On July 10 we marked the sixth anniversary of one
of the most tragic events in recent Philippine history. On that day the great garbage dump of Metro Manila, a mountain of
compressed methane consisting of trash began to move. The torrential rains had been pouring for a week and the mountain of
garbage was saturated. Hundreds of squatter and scavengers lived in those towering refuse. It was inevitable that a tragedy
Without warning, the mountain began to slide, developing
into an avalanche, so powerful nothing would stand in its way. The people didn’t have a chance. At least 500 were buried
alive in an instant. By the time the stench lifted a whiff, only 150 bodies were recovered by rescuers.
Six years later, the area is off limits to scavengers
but garbage is still being dumped. If that continues, another terrible tragedy could happen. Today, the survivors are waging
a campaign for safe housing and compensation and work with dignity. What they earn from the livelihood projects in the old
dump is not enough to give them a decent life. They recycle plastics, make candles and soap but it is still a life of poverty.
The government is threatening to relocate them to a distant part of the countryside where there is no work and a long expensive
trip to the city.
Three years before the avalanche I went to the Payatas
dump with Alex Corpus Hermoso, the Preda Foundation Program director for livelihood, and a celebrity friend from Hollywood,
Three years before the Payatas tragedy, the activist-actor
Martin Sheen visited the places. I know what he saw pained and then angered him.
I can count Martin among my friends; he is a staunch
Catholic actor and a hero of the West Wing television series in which he portrays a liberal democratic US president. Martin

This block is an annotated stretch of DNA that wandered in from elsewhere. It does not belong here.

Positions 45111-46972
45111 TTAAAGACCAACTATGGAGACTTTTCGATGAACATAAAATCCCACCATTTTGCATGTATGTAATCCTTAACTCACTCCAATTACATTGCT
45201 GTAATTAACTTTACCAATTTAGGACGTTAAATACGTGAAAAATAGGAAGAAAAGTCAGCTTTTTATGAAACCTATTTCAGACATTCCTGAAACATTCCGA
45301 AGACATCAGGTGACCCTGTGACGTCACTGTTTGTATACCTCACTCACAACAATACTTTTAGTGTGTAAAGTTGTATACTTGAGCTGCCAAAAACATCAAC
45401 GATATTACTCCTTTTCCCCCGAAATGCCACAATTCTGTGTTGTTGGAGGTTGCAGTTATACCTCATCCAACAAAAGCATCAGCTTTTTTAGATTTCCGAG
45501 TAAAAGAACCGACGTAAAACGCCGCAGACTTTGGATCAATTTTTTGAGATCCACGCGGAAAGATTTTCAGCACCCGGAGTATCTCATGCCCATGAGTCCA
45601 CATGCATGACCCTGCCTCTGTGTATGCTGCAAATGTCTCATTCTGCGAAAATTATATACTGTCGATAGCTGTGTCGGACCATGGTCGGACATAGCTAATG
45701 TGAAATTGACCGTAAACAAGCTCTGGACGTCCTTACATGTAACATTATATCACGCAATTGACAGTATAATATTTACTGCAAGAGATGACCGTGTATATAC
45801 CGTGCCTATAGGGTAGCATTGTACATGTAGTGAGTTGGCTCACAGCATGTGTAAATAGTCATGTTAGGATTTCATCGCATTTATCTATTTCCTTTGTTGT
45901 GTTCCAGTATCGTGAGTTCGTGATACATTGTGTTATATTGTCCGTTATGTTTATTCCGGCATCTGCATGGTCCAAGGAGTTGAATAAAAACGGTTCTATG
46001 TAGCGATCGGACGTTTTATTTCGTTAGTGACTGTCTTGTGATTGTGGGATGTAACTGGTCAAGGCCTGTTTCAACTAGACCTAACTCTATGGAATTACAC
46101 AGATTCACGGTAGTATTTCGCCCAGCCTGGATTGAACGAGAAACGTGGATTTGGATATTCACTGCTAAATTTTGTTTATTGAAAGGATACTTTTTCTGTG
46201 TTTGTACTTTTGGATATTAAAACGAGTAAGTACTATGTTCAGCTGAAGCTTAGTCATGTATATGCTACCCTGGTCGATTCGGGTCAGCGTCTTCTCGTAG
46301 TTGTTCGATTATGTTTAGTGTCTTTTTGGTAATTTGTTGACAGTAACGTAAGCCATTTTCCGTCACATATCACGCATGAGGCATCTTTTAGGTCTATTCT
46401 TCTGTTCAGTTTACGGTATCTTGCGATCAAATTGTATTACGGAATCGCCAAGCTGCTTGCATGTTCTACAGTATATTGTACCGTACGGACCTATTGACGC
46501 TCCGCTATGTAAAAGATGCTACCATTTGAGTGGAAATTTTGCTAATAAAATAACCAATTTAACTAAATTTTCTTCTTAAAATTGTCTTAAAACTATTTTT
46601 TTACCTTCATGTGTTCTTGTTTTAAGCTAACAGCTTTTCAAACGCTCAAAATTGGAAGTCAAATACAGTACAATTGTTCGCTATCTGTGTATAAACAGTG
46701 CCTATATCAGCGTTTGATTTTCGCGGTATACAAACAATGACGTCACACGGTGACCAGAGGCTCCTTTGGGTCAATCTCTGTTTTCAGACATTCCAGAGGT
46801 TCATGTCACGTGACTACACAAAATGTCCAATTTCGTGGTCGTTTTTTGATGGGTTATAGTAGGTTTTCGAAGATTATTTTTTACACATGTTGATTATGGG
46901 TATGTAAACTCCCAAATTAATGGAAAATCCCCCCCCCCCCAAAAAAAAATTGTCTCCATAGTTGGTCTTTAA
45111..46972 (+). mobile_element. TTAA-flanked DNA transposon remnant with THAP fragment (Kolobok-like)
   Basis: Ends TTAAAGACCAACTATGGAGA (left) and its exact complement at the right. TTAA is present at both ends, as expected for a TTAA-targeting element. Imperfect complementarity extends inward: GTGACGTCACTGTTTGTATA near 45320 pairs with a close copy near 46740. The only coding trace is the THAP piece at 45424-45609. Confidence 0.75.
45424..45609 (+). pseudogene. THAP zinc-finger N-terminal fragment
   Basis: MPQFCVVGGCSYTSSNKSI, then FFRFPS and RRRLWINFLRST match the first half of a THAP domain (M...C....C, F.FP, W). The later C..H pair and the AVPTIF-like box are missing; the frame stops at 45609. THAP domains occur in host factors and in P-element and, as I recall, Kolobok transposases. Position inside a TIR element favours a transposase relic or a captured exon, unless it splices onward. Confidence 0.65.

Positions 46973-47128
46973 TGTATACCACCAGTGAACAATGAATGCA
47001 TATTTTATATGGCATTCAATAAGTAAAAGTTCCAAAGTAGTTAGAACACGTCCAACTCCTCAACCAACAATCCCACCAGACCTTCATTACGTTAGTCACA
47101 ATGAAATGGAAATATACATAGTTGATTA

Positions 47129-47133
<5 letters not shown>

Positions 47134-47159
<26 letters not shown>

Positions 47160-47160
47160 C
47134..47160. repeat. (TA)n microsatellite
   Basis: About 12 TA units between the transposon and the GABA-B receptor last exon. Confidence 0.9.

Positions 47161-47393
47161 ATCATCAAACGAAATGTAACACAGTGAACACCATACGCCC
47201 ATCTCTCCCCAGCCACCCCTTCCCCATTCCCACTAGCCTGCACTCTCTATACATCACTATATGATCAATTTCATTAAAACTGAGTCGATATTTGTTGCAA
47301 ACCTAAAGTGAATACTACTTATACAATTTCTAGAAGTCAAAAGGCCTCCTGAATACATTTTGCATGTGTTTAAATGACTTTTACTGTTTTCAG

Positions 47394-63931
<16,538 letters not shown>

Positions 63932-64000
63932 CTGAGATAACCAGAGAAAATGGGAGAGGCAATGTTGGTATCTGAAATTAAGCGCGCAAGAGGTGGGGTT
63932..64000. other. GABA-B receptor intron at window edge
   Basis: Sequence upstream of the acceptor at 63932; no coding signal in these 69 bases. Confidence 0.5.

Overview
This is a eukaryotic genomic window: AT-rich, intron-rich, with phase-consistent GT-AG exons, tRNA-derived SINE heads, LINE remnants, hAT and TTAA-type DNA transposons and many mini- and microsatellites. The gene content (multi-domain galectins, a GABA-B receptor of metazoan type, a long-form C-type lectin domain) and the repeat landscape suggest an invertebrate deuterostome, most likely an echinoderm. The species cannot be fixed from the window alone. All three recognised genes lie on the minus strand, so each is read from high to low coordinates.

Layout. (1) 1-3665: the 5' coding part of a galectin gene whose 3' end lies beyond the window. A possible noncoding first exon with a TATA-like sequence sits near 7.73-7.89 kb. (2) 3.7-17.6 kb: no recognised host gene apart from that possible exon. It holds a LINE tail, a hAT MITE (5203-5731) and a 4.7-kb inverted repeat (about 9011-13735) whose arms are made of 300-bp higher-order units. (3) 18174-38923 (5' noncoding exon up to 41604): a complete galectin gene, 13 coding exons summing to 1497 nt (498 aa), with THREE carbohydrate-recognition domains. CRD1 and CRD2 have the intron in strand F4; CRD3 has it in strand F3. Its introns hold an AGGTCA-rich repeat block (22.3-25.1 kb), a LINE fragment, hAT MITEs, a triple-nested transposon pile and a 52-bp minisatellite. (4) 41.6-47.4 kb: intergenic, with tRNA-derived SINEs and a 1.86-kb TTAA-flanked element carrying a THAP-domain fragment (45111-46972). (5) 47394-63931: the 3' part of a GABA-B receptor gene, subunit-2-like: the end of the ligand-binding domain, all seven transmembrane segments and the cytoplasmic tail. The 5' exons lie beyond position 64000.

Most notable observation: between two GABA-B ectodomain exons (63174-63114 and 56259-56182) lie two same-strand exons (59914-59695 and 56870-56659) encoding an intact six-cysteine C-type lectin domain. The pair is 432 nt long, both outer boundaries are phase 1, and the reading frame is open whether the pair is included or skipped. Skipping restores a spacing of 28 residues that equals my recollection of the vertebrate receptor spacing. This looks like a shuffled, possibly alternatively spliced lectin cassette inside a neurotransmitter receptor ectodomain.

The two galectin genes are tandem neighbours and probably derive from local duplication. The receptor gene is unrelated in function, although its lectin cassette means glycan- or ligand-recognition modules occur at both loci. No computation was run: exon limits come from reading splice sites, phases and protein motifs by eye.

is well known for his Christian activism for justice in the US and is proud to say he has been arrested more than 50 times
for civil disobedience, mostly for carrying on in front of the US Congress.
Alex Corpus Hermoso, Martin Sheen and I went to the Payatas
garbage dump to campaign for the redevelopment of the area as it was deadly and dangerous for the hundreds of people living
and working in subhuman conditions. Payatas was then (but not much better now) a giant heap of putrid. The men, women and,
above all, the children spent their lives scratching the garbage for scraps to live on.
The acrid smoke that covers the dump comes from the smoldering
toxic waste. It causes lung diseases, asthma and endless ill heath. When we were there, Martin trudged silently through this
garbage pit of hopelessness. His inner anger was controlled as he surveyed the depths of human misery, his face expressed
feelings of pain and frustration. No one should be silent when humans should be forced in such inhuman conditions.
Here the poverty is profound. He showed only compassion and
caring, no revulsion at the nauseating stench that clung to our hair and clothes .The people were covered with the filth and
the smell, the dirt and dust of the garbage. It stuck to them like a shroud of death. To the world of the well-off, they are
outcasts, untouchables and lepers but to Martin, they were just people that were happy we were there—in solidarity with
them. Martin embraced an old woman, he held the hands of the children and called them God’s people and asked me to give
his apologies for intruding on their lives.